“We did all these three tests with them and the system couldn’t pass. We wrote the reports and submitted it back to the honourable minister, which he forwarded to all relevant institutions, including ASUU. As we speak now, ASUU is working, trying to fix all the issues we highlighted with the system and we will review it again. But that is just one half of the story,” Mr Inuwa said.

But ASUU insisted that UTAS scored both 85 and 77 per cent, which it noted are “high class grades in any known evaluation system”.

ASUU also threatened that it would demand that the initial NITDA Technical Report on UTAS, where it scored 85 per cent in User Acceptance Test (UAT) be made public if it (NITDA) continues to insist that UTAS failed the integrity tests.

ASUU said that NITDA carried out the first integrity test on August 10, 2021, at the NUC headquarters, noting that relevant government agencies and all the end-users in the university system were present.

The union added that all accepted UTAS as a suitable solution for salary payment in Nigerian universities.

ASUU also said; “However, in a curious twist of submission, the NITDA Technical Team, after conducting a comprehensive functionality test came out to say that out of 687 test cases, 529 cases were satisfactory, 156 cases queried, and 2 cases were cautioned.

“Taking this report on its face value, the percentage score is 77%. The question that arises from this is, can 77% in any known fair evaluation system be categorised as failure?”

ASUU said NITDA “in their desperation to justify their false assertions, threw up issues such as Data Centre and hosting of UTAS software which are clearly outside the rubrics of ASUU’s responsibilities in the deployment of UTAS.”


PREMIUM TIMES had reported that the two most important demands for ASUU had included the renegotiation of the ASUU-FG 2009 agreement and the deployment UTAS for payment of its members salaries.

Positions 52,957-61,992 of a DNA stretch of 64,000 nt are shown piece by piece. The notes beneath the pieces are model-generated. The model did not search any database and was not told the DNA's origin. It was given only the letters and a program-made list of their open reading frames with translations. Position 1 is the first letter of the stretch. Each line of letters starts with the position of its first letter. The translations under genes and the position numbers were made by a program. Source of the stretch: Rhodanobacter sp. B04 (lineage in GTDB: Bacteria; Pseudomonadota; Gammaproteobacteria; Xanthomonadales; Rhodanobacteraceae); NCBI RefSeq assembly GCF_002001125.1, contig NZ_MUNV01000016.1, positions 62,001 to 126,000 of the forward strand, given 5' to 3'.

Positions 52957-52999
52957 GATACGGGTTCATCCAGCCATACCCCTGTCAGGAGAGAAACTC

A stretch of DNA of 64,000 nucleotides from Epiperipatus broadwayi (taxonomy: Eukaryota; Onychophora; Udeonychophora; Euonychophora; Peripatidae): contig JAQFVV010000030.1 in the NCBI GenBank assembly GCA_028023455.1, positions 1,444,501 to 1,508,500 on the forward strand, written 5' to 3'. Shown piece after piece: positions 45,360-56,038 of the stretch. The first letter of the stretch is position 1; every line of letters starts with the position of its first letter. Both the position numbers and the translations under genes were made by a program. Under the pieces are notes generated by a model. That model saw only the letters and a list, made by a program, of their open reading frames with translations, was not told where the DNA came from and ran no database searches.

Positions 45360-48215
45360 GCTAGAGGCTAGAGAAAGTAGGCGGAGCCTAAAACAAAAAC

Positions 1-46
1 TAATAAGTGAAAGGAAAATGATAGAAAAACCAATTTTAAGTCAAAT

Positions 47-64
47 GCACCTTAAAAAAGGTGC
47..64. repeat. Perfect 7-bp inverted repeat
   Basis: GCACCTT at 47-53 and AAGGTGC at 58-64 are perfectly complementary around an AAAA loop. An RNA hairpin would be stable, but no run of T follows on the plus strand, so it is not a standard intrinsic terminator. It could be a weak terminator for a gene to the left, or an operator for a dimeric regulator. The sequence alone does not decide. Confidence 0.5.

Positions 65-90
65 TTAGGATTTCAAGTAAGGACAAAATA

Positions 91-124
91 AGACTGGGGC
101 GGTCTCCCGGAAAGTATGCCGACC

However, both have remained unresolved as the government only recently inaugurated another committee to be led by a former vice-chancellor and emeritus professor of obstetrics and gynaecology, Nimi Briggs.

Mr Briggs-led committee was given three months to complete the renegotiation of the agreement with all university-based unions including ASUU, Senior Staff Association of Nigerian Universities (SSANU), National Association of Academic Technologist (NAAT) and the Non-Academic Staff Union of Allied and Educational Institutions.

But ASUU has said it has nothing more to discuss on the agreement but the implementation. It said the three months given the committee to address the issues are not meant for the union.


ASUU had embarked on a four-week warning strike on February 14th but to press home its demands, with the prominent ones being the renegotiation of the ASUU/FG 2009 agreement and the sustainability of the university autonomy by deploying UTAS to replace the government’s “imposed” (IPPIS).

Other demands include the release of the reports of visitation panels to federal universities, distortions in salary payment challenges, funding for revitalization of public universities, earned academic allowance, poor funding of state universities and promotion arrears.

The Minister of Education, Adamu Adamu, had days after the commencement of the strike constituted the white paper panel of the visitation panels.
But four weeks later, the government is yet to inaugurate the team to commence work.